Teck acute care centre: improving health care resiliency

Reducing a building’s energy demand has long-term cost benefits and decreases the amount of fuel storage needed during the loss of power from the utility.

11/07/2018


Teck Acute Care Centre (Photo credit: Ed White Photographics)Resilience in the built environment involves reducing, adapting to, and mitigating risks. It refers to designing buildings to absorb the shocks of short-term disruptive events or long-term stresses while delivering optimal facility recovery. These shocks and stresses can be natural or human-induced and may include droughts, hurricanes, floods, earthquakes, pandemics, and chemical spills.

Seismic activity is a special concern for the West Coast of the United States and Canada. British Columbia's Provincial Health Service Authority (PHSA) wanted their new 640,000 square foot Teck Acute Care Centre (TACC) designed with stringent "post-disaster" resilient features, including an absolute energy target and three days of potable water storage.

Reducing a building's energy demand has long-term cost benefits and decreases the amount of fuel storage needed during the loss of power from the utility. To meet PHSA's goals, AEI designed an advanced heat recovery system consisting of water-to-water heat recovery chillers, air-cooled heat recovery chillers, and air-source heat pumps mounted within the warm exhaust air to boost efficiency. The heat recovery is then used as the first-tier building heating and domestic water pre-heat.

District hot water and campus steam are the second and third tier, respectively, supplemental heating sources. The mechanical plant and the air-handling system is sized for 100% outdoor air operations with 15% additional capacity. This allows for future clinical or long-term temperature changes.

Heat Recovery System (Illustration credit: Michael Schrader /  Affiliated Engineers, Inc.)Calculating and planning for domestic water storage

The governing codes and standards did not have a calculation methodology for potable water storage. AEI looked to the California Office of Statewide Health Planning and Development (OSHPD) standard for acute care facilities, which requires 50 gallons of potable water storage per day per inpatient bed. Reducing the daily water demand decreases the amount of water storage needed during the loss of water from the utility. AEI designed the plumbing system to use 35% less water than the LEED baseline building. The mechanical plant consists of all air-cooled or water-to-water heat recovery equipment so there is no demand from a cooling tower, further reducing the building's water storage requirement. An additional water savings strategy included chilled water effluent cooling on the sterile processing autoclaves. The waste heat from the effluent is also captured by the heat recovery system.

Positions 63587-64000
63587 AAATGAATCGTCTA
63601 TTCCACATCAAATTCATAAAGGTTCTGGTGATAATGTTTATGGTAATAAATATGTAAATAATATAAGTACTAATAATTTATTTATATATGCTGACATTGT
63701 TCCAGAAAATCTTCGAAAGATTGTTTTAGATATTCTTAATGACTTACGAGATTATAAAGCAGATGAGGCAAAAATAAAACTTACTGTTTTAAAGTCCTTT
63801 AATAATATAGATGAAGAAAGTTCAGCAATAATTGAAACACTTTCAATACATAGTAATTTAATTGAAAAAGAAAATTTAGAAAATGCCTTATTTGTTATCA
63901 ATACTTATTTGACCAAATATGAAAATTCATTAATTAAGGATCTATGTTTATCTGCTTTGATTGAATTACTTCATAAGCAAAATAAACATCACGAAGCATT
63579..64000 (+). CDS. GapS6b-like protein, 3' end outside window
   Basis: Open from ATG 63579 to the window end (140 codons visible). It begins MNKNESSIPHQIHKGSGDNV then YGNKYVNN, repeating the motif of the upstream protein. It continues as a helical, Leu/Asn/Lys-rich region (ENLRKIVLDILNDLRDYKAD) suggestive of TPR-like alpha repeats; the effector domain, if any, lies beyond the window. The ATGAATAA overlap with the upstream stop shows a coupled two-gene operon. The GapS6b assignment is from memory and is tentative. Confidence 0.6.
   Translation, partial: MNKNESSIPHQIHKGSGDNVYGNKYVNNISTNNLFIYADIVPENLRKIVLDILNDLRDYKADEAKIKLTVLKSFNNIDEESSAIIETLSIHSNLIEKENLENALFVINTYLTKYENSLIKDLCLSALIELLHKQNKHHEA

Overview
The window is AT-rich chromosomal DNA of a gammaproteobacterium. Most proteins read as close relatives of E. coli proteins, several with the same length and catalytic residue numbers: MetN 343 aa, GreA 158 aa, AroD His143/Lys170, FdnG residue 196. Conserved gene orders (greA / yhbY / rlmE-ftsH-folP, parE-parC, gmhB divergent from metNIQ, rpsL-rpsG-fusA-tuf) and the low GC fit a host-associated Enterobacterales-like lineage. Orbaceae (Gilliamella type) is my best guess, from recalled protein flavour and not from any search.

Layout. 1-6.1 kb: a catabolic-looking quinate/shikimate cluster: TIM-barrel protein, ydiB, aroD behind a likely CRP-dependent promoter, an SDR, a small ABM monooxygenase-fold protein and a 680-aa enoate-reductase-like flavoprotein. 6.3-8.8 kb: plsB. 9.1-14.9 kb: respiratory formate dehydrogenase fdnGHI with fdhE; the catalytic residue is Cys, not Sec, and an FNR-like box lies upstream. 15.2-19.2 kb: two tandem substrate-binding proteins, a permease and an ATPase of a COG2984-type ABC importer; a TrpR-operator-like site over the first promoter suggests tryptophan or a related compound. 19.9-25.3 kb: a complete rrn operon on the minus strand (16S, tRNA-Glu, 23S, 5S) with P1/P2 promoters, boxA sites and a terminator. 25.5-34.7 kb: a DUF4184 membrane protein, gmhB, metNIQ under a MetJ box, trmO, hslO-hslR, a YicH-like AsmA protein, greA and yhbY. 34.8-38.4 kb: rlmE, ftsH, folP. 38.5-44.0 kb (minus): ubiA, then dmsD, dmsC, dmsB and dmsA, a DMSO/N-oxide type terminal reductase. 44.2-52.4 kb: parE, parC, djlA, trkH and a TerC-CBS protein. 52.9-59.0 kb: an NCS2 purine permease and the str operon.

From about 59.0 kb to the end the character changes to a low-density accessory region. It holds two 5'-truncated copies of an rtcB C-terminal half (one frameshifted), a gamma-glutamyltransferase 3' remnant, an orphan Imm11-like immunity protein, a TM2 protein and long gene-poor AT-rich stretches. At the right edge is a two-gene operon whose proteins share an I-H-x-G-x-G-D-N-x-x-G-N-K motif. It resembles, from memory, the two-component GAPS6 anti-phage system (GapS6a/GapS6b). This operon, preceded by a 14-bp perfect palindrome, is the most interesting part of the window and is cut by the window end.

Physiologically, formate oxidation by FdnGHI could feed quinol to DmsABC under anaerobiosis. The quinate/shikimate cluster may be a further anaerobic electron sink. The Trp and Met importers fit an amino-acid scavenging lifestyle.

The domestic water storage design consists of two tanks that hold a day-and-a-half worth of water and can be refilled with pumper trucks.

Under normal operations, water from the public utility continuously flows through the tanks to prevent stagnation and includes a side-stream chlorination system. The owner also required 24 hours of sanitary sewer storage, and the building has two tanks with pipe connections so pumper trucks can remove waste.

Continuing care during a disaster

Water Storage (Illustration credit: Michael Schrader / Affiliated Engineers, Inc.)Other resilient design features include six pandemic outbreak patient wings, a three-lane mass decontamination shower, and an active smoke control system. When activated, the pandemic outbreak patient wings switch to negative pressure, the air-handlers switch to 100% outdoor air, and a conference room at the entrance to the wing can double as an anteroom. Drop-down curtains in the ambulance bay canopy can be used to quickly convert the area into decontamination showers. The active smoke control system allows for individual smoke compartments to be pressurized during a smoke event. This allows procedures to continue and ICU patients to remain in place during an event without the loss of heating and cooling airflow.

The building is the second phase of the BC Children's and BC Women's Redevelopment Project and is an important milestone in the renovation and modernization of the facility, serving the needs of British Columbia's most seriously ill children and most complex obstetrical cases. The facility includes single-occupant patient rooms, medical/surgical inpatient units, an emergency department, medical imaging and procedural suites, a hematology/oncology department, and a pediatric intensive care unit, as well as a high-risk labor and delivery suite and a neonatal intensive care unit. TACC was designed to meet LEED Gold certification requirements.


Sean Lawler, PE, LEED AP, project manager and mechanical engineer, Affiliated Engineers. This article originally appeared on Affiliated Engineers' blog. Affiliated Engineers is a CFE Media content partner.



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